New technology that blocks imagery
Facebook, the social media giant that is nearing 2 billion global users, will be stepping up its efforts to prevent certain types of pictures (i.e revenge p*rn) from appearing on its end users feeds. The news was announced Wednesday.
As reported in USA Today, “Once a revenge p*rn picture is reported and removed, new artificial intelligence, photo-matching technologies will are used to prevent that same image from being posted on Facebook, Messenger and Instagram.”
Mark Zuckerberg wrote on his Facebook page that sharing intimate photographs online as a means of shaming an person is, “wrong, hurtful and if you report it to us, we will now use AI and image recognition to prevent it from being shared across all of our platforms.”
Recently, Facebook started to flag so called “disputed news” items that appear on its platform because of serious concerns that were raised about the company’s role in spreading fake news among its users.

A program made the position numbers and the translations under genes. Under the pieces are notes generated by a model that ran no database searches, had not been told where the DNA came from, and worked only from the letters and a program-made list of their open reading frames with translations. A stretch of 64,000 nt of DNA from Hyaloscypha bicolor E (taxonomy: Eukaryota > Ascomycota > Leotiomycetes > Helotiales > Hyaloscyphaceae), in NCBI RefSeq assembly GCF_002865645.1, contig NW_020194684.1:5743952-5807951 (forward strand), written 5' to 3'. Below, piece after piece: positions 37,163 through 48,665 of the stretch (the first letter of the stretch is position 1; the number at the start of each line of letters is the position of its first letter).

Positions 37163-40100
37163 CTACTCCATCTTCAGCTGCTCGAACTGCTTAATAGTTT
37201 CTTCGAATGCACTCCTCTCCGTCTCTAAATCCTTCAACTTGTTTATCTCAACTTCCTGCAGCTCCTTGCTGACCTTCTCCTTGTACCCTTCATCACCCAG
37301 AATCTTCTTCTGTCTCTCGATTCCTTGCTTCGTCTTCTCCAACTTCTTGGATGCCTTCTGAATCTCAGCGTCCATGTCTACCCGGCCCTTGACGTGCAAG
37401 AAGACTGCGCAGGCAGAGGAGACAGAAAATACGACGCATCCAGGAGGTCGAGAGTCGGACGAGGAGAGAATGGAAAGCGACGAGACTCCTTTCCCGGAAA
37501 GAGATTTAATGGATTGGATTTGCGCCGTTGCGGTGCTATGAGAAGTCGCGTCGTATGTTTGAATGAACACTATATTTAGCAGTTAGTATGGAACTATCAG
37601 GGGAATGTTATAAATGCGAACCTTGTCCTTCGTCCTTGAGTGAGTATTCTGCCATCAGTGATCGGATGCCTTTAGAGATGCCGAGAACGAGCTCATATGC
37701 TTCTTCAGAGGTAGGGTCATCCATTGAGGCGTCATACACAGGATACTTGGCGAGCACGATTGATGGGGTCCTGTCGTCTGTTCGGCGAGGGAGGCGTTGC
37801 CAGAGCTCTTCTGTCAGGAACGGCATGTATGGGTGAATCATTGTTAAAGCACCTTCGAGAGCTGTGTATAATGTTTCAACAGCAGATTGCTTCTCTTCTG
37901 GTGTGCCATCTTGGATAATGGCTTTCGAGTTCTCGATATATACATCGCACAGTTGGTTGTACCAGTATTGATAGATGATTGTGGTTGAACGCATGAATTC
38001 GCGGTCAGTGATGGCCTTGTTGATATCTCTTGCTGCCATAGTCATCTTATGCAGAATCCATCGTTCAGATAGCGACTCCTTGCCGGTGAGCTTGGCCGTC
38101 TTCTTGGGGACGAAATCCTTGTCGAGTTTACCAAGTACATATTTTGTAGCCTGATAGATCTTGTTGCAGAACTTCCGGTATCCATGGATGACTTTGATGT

In the past, Facebook has also faced challenges in the past trying to police sexually charged imagery from spreading.
“We will now use AI and image recognition”
As reported in the New York Times:
“The tools announced on Wednesday are intended to address a uniquely modern and pernicious form of harassment, often but not exclusively aimed at women, that has attracted increasing attention.
In March, for example, a report that active-duty and veteran Marines had used Facebook to share naked and private photos of thousands of women in the Marine Corps prompted a congressional hearing and a Defense Department investigation.”
Wired News ran a piece with the following:
“Legally speaking, it’s a good move for Facebook too. If sharing revenge p*rnography becomes a federal crime—which Franks and congressional representative Jackie Speier (D-California) are working on—Facebook is going to need to find some shelter.
As with criminalized content like child p*rn or terrorist videos, online intermediaries like Facebook would be legally obligated to report revenge p*rn to the powers that be, retain evidence, and take good faith measures to stop its spread.
The photo-matching technology would help the company do that. “This is one of the ways Facebook could signal they are trying to address this problem in the same way as child p*rnography.”